Environmentalists sue TVA over Gallatin coal plant scrubber project

Conservation groups said April 25 that they have filed a legal challenge against the Tennessee Valley Authority on the grounds that it violated the National Environmental Policy Act when it finalized its plan to spend more than $1bn to retrofit scrubbers and other air controls on the coal-fired Gallatin power plant.

The Tennessee Scenic Rivers Association, Tennessee Environmental Council, Sierra Club and Center for Biological Diversity are represented by Earthjustice and Southern Environmental Law Center in the lawsuit. Gallatin is more than 50 years old and is one of the largest sources of air and water pollution in the state of Tennessee, the groups claimed. If TVA’s plans move forward, the coal-fired power plant will continue to pollute for decades to come, they added.

“In its haste to spend more than $1 billion of customer money to prop up an obsolete coal plant, TVA violated the law,” said Louise Gorenflo, Beyond Coal chair of the Tennessee Chapter of the Sierra Club. “There is too much at stake for the Sierra Club and our partners to sit back and do nothing. The health and wellbeing of Tennessee’s families, environment, and economy are at risk. That’s why it is so important that TVA follow the law when making such important decisions.”

To build the project, TVA would “clearcut” a forested “wildlife management area” on Old Hickory Lake, replacing it with 100-foot tall landfills of hazardous coal ash, the groups said.

“Before filing today’s challenge, these groups have used every other available option to urge TVA to comply with its legal obligations under the National Environmental Policy Act,” said Nathan Moore, an attorney with Southern Environmental Law Center’s Tennessee office. “From formal written comments, to letters to TVA’s staff and board, to a public appeal at TVA’s March board meeting, these groups have pressed TVA to take a hard look at the environmental and economic consequences of this proposal before making a costly decision that poses significant threats to the health and welfare of Tennesseans.”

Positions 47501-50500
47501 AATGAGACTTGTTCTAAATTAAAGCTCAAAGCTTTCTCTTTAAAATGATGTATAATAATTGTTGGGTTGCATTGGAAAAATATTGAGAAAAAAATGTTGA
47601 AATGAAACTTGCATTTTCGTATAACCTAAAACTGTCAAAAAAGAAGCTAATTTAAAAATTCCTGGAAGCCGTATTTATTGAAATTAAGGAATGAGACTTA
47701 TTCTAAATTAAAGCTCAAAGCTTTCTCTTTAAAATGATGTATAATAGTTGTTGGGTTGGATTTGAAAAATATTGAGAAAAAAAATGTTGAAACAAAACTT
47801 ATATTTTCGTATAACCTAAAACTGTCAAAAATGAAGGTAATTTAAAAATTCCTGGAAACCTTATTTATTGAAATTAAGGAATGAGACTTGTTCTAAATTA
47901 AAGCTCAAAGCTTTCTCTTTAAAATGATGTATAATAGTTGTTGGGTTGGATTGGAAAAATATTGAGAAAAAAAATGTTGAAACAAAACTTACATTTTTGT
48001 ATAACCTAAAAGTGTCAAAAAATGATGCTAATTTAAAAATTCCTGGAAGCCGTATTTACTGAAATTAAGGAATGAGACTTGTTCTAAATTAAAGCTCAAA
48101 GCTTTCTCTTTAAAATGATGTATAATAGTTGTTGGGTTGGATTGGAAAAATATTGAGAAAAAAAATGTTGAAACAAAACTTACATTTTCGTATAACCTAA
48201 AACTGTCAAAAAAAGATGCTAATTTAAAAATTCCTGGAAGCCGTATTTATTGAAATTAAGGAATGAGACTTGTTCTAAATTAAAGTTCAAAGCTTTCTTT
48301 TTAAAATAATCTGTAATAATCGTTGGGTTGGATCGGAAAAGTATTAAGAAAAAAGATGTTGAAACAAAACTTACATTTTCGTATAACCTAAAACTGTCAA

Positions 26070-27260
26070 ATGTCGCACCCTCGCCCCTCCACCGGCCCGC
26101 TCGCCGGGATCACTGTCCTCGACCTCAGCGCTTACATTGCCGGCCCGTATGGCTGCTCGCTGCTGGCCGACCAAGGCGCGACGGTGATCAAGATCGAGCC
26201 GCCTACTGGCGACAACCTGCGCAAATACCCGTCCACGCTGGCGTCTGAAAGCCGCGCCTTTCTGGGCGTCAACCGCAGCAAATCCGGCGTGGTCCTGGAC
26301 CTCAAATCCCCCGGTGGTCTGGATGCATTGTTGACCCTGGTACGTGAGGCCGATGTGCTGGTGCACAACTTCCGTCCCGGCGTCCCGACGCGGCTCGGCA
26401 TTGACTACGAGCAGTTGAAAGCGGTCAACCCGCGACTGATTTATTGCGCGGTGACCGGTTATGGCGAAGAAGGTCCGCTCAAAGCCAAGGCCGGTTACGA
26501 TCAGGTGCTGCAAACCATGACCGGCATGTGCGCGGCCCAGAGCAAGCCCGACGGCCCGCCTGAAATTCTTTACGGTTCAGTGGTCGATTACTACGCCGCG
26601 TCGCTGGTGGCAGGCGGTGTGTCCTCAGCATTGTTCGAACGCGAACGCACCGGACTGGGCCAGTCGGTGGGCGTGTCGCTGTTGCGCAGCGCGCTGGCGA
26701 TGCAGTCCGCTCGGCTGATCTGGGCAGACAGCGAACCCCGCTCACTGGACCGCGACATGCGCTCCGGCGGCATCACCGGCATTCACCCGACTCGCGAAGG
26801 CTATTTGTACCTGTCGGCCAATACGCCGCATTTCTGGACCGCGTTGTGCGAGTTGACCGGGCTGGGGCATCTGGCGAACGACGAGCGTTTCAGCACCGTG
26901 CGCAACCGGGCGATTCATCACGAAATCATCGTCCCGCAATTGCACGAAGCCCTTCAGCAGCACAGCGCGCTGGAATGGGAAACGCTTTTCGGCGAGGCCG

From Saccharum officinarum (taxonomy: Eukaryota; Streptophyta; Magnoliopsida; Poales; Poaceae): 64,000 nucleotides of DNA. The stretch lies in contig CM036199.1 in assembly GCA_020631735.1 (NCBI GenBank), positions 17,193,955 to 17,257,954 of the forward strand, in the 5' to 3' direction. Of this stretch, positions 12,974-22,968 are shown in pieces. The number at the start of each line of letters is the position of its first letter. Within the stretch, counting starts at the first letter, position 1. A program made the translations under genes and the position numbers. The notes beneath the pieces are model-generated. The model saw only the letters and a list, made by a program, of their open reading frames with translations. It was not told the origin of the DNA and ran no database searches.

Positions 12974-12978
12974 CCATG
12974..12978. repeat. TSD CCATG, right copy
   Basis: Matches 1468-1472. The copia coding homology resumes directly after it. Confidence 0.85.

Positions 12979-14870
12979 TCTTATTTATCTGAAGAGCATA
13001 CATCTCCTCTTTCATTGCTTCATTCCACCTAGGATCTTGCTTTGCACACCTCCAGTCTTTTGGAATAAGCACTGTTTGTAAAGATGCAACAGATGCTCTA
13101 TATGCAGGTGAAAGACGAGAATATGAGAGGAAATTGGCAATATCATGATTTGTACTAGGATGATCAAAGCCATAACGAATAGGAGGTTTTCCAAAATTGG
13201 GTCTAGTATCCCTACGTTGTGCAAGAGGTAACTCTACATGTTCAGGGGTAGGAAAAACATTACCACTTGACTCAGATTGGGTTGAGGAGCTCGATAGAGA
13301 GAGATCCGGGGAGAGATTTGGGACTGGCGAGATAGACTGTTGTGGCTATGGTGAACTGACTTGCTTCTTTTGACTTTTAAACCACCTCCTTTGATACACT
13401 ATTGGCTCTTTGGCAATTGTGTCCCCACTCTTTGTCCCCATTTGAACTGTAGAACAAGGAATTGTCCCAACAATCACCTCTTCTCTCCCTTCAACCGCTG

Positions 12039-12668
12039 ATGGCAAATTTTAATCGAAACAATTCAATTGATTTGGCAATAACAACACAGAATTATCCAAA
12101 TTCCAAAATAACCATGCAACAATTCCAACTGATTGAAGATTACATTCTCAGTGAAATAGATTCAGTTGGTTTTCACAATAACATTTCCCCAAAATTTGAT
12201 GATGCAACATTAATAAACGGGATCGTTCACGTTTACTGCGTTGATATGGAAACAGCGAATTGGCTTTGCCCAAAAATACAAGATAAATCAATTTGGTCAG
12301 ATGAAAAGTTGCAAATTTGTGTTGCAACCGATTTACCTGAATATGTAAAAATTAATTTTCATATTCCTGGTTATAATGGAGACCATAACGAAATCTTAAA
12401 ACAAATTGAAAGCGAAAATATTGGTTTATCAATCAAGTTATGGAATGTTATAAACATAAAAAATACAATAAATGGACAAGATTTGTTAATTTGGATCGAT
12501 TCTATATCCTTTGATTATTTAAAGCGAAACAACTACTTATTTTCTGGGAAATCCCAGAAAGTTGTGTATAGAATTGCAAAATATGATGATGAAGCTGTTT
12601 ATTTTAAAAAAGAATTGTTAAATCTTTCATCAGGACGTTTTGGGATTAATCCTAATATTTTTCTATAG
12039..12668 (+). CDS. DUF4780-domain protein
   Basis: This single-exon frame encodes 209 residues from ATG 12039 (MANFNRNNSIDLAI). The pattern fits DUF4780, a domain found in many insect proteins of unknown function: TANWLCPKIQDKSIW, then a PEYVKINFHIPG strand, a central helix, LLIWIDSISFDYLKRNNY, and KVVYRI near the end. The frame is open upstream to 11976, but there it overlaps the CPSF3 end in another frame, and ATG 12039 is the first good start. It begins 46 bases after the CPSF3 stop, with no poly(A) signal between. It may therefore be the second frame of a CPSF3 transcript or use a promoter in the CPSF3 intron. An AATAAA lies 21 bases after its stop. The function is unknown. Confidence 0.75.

The Southern Environmental Law Center and Earthjustice filed the groups’ complaint at the U.S. District Court for the Middle District of Tennessee in Nashville. “If the complaint is successful, TVA must finally fairly weigh the options before it rather than plowing ahead with its massive investment in the fifty four year-old Gallatin plant,” the groups said.

TVA said April 1 that it is moving ahead with the $1bn installation of new emission controls at Gallatin. Gallatin is a 1,900-MW (nameplate) power station built near the Cumberland River. Gallatin includes both natural gas and coal power units. More than 1,200 MW of the generating capacity comes from four coal units built in the mid-to-late 1950s.

TVA said April 1 that site work is underway for the project, which includes installation of new scrubbers and selective catalytic reduction (SCR) equipment. The SO2 scrubbers are expected to reduce SO2 emissions by 95% and the new SCRs should reduce NOx emissions by more than 90%. In addition to the SCR and dry scrubbers, baghouses and a coal combustion residue landfill are also part of the package.

Just a few weeks earlier, TVA had issued a final environmental assessment on the project and found that it would have no significant impact. The Southern Environmental Law Center and other citizen groups had questioned the financial and ecological wisdom of the project throughout the environmental review process.

About Barry Cassell 20414 Articles
Barry Cassell is Chief Analyst for GenerationHub covering coal and emission controls issues, projects and policy. He has covered the coal and power generation industry for more than 24 years, beginning in November 2011 at GenerationHub and prior to that as editor of SNL Energy’s Coal Report. He was formerly with Coal Outlook for 15 years as the publication’s editor and contributing writer, and prior to that he was editor of Coal & Synfuels Technology and associate editor of The Energy Report. He has a bachelor’s degree from Central Michigan University.